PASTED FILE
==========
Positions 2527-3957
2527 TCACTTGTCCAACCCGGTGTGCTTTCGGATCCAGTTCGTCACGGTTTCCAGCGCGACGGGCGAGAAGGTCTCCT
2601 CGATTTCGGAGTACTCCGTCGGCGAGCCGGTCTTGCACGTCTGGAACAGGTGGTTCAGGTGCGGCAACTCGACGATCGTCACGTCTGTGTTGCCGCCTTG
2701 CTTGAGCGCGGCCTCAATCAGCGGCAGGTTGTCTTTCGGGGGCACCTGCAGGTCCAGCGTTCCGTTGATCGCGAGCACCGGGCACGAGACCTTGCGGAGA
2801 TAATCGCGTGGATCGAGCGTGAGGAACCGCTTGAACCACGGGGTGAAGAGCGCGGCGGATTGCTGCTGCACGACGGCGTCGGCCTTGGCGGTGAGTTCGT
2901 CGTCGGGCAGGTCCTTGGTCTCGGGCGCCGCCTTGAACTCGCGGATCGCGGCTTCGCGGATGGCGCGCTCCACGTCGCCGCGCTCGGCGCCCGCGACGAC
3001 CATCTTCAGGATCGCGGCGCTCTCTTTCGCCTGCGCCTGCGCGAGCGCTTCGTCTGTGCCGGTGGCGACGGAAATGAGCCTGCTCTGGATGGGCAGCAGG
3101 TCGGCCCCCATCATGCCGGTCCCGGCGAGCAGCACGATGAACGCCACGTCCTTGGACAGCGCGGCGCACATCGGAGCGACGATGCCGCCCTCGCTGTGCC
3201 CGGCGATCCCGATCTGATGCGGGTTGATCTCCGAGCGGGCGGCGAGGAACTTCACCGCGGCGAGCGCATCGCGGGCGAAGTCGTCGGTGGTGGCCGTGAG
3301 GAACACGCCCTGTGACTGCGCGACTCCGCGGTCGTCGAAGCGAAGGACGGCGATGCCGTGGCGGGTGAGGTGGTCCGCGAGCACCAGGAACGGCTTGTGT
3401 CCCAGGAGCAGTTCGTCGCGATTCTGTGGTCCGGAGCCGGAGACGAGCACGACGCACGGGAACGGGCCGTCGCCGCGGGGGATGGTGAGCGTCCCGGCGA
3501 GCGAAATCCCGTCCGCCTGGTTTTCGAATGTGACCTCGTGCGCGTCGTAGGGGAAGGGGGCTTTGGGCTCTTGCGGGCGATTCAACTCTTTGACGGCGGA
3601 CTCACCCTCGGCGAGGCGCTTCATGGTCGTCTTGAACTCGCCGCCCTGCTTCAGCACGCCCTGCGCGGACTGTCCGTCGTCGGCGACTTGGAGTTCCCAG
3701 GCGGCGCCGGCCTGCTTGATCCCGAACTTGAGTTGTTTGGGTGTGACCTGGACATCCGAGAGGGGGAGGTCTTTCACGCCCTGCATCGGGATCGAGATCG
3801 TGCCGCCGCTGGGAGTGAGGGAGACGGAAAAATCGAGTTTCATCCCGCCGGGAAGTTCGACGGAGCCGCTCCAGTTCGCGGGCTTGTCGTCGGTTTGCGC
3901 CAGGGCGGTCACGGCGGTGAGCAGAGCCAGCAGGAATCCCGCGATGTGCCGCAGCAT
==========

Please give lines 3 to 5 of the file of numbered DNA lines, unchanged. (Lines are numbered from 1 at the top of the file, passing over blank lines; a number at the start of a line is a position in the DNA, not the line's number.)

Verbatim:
2601 CGATTTCGGAGTACTCCGTCGGCGAGCCGGTCTTGCACGTCTGGAACAGGTGGTTCAGGTGCGGCAACTCGACGATCGTCACGTCTGTGTTGCCGCCTTG
2701 CTTGAGCGCGGCCTCAATCAGCGGCAGGTTGTCTTTCGGGGGCACCTGCAGGTCCAGCGTTCCGTTGATCGCGAGCACCGGGCACGAGACCTTGCGGAGA
2801 TAATCGCGTGGATCGAGCGTGAGGAACCGCTTGAACCACGGGGTGAAGAGCGCGGCGGATTGCTGCTGCACGACGGCGTCGGCCTTGGCGGTGAGTTCGT